There’s a minefield of robust and less robust business models in the sector. Whilst the costs of renewables are actively decreasing, each sector has its own issues and advantages.

Oil particularly poses a problem. It is a manufacturing feedstock, a very difficult to transition away from. Solar is increasingly cheap (the Portugal auction price for solar is 1.5 cents per kilowatt hour) but more difficult to finance. There is an enormous cost advantage in offshore wind, but it is difficult to fund onshore wind without subsidies. Nuclear power was seen as “very key” to the transition – but participants acknowledged the public relations issues.

An interesting problem is posed by energy storage. Whilst there have been significant improvements, the short term frequency response market is a problem as is the day market: there is a real need to engage with the technology.

Resourcing the transition

Technical innovation requires more rare earths and copper. The UK could consume half to one full year of the world’s copper to electrify our vehicle fleet.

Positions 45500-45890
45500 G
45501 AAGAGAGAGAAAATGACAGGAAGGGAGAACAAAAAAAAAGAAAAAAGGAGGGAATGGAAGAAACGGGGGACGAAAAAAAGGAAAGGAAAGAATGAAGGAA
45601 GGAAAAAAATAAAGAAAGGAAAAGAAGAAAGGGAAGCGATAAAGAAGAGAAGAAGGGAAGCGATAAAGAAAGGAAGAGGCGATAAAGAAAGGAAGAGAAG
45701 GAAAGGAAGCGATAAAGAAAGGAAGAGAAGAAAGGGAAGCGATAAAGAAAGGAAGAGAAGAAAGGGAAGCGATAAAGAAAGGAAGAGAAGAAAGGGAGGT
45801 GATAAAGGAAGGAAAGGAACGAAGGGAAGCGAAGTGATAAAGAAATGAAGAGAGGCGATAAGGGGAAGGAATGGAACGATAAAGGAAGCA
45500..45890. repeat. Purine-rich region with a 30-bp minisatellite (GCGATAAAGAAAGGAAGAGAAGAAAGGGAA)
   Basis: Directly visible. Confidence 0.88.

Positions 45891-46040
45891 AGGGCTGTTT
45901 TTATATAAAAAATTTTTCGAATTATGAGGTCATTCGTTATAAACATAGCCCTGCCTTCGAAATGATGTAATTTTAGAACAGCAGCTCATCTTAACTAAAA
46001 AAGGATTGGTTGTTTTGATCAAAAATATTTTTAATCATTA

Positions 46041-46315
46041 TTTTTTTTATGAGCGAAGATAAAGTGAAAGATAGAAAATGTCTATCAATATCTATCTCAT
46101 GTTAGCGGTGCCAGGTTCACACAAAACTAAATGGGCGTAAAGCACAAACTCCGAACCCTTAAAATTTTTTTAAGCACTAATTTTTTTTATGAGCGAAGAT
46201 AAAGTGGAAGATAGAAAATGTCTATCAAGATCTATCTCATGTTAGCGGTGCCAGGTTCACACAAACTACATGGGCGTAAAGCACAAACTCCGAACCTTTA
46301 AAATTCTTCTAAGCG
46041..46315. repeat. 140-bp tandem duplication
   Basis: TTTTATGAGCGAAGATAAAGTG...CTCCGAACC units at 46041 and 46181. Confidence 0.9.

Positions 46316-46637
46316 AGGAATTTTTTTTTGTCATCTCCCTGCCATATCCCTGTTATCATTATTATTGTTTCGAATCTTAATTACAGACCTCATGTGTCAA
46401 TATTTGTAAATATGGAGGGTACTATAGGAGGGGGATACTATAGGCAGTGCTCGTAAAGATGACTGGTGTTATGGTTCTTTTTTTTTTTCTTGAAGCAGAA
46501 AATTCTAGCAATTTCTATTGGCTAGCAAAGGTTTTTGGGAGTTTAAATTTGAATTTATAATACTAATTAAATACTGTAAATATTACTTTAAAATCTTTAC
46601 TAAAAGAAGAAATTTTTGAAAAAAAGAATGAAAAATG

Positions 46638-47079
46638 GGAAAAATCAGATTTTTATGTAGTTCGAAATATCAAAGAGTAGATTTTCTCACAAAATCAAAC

How do we pay for the extractives requirement for copper and rare earths? And how do we spread the understanding of mineral scarcity? It is unlikely in the short term that nickel, cobalt and copper will ever correct after 2023: at least unless unexpected on planet resources are discovered or asteroid mining becomes a reality.

Improving efficiency

Improving energy efficiency is important to the energy transition. “Home insulation makes all of this work”. Outside the UK, the developing world can take advantage of technology leapfrogging and move swiftly to net zero, taking advantage of technology learning factors to build in efficiency from the outset.

Written by Jonathan Blanchard Smith, Fellow and Director of SAMI Consulting, and also chairs the Natural Resources Forum breakfast seminars.

Image by 3D Animation Production Company from Pixabay